Report Explores Costs of U.S. Political Violence

headshot of USD Professor Andrew Blum


WASHINGTON — The health of American democracy requires strategic investment in community-led solutions that combat political violence and mitigate its cost to society according to a new report released today by Democracy Fund.

The Costs of Political Violence in the United States —And the Benefits of Investing in Communities examines the human and economic harm caused by politically motivated acts of violence and the peace-building strategies that prevent, respond to, and support recovery from hate crimes, terrorism, extremism, armed protests, and excessive use of force by law enforcement.

“When political violence happens, it is right and proper that we first focus on the human cost, that is the loss of life and physical injury,” said the report’s author Andrew Blum, PhD, executive director of the Kroc Institute for Peace and Justice at the University of San Diego. “In the aftermath of these incidents, however, communities also wrestle with significant economic costs, including the radiating impact of grief and trauma, damage to property and lost revenue resulting from the disruption of economic activity. There is much that can and must be done to mitigate these impacts,” he says.

Following the Boston Marathon bombing, it is estimated that the city lost between $250 million and $330 million when it shut down for one day due to the manhunt for the bombers. In Portland, one 2019 riot cost downtown businesses over $3 million in lost revenue.1 And the psychological costs are also great: the Virginia Tech attack created roughly 600 cases of PTSD, which could add up to about $4 million in potential treatment costs for just one year.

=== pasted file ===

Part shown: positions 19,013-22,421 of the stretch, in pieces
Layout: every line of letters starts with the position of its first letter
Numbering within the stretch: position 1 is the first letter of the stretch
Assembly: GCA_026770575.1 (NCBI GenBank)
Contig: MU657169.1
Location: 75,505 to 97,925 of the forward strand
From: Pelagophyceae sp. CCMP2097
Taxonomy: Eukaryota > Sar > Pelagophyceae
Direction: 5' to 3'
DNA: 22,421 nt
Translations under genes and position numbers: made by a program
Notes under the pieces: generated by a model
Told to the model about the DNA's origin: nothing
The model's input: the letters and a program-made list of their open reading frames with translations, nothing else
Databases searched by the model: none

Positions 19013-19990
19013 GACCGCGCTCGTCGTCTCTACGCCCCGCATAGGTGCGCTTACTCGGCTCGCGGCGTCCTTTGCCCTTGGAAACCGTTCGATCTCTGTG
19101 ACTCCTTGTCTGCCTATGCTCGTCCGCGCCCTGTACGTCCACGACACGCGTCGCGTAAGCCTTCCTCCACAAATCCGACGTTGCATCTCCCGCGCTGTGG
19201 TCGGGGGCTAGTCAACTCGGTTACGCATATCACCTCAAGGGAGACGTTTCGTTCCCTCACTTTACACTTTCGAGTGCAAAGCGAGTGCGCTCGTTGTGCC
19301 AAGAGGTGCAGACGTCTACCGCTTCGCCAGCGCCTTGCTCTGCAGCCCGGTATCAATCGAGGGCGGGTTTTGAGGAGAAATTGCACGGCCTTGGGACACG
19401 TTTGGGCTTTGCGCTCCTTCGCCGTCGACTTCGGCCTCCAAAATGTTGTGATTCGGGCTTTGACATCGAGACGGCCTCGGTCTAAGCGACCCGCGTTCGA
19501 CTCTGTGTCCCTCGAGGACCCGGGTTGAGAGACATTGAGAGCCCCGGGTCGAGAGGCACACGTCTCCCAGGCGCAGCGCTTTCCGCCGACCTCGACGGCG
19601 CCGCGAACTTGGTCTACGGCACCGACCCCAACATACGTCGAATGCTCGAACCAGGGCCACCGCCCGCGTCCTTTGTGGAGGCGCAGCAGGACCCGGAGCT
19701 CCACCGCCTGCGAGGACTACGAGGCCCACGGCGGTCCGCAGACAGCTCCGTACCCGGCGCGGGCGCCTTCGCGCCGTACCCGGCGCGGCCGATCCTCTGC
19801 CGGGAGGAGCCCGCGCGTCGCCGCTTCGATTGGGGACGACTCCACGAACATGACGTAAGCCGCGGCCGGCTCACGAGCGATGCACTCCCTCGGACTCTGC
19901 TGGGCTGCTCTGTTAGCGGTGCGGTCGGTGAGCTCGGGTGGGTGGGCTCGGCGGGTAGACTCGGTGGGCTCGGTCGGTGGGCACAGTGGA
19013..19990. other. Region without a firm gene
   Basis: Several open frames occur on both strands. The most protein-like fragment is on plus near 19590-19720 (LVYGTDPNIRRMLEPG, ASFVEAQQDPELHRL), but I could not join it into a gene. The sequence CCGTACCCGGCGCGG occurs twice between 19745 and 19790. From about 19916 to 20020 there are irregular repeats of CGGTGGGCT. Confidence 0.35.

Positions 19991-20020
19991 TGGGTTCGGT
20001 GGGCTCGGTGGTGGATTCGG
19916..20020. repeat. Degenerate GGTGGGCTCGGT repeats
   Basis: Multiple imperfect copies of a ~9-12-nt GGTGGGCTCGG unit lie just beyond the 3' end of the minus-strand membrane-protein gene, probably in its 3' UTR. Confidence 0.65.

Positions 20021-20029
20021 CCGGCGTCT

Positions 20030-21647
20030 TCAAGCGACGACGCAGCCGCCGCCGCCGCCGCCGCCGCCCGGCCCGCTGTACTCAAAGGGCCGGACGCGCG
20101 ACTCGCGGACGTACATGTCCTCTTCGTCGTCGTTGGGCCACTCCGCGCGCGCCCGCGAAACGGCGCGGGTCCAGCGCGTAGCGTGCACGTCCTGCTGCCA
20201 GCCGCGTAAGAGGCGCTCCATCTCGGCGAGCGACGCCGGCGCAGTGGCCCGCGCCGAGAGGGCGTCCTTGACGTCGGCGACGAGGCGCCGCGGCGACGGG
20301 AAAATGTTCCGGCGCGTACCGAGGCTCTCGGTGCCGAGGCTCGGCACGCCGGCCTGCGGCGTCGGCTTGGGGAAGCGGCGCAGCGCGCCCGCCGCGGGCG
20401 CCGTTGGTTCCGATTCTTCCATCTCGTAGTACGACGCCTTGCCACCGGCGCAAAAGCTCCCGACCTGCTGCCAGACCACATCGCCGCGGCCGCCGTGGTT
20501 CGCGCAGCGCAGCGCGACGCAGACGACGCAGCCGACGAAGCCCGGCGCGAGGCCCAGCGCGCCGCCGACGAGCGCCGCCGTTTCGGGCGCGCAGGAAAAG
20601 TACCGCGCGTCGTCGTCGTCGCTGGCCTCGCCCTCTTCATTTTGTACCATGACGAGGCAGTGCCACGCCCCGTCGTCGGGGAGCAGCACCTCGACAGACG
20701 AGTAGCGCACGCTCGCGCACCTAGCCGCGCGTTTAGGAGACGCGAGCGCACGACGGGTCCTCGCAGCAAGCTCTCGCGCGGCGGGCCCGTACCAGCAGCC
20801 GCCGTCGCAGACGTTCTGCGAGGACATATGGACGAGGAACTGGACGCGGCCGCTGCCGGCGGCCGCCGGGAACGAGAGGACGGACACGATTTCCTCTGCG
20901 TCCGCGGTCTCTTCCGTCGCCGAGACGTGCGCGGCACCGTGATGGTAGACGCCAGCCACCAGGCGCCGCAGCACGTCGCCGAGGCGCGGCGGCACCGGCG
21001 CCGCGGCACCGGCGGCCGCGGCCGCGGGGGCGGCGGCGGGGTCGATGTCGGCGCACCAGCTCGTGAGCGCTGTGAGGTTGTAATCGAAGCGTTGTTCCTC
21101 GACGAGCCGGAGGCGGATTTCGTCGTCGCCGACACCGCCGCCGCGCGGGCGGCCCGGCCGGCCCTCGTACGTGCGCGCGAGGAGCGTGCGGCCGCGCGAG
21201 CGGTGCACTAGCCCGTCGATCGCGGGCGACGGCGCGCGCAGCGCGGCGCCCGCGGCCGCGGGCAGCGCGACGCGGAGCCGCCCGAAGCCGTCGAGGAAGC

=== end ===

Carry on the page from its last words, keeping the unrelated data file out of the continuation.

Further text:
The report argues that funders committed to strengthening American democracy can provide the antidote to political violence by investing in whole-of-society solutions and the infrastructure of collaboration that builds community resilience in six key areas: engaged leadership, social trust, social relationships, preparedness, place attachment (when members care about their community), and collective efficacy (when members believe they can change their community for the better).

“The insurrection on January 6th showed us just how serious the threat of political violence has become,” said Joe Goldman, president of Democracy Fund. “Our democracy demands not just accountability for the many costs, but a stronger dedication to the long-term work of preventing violence in the first place by creating strong, connected communities.”

For more information and to download the full research report and accompanying infographic, visit


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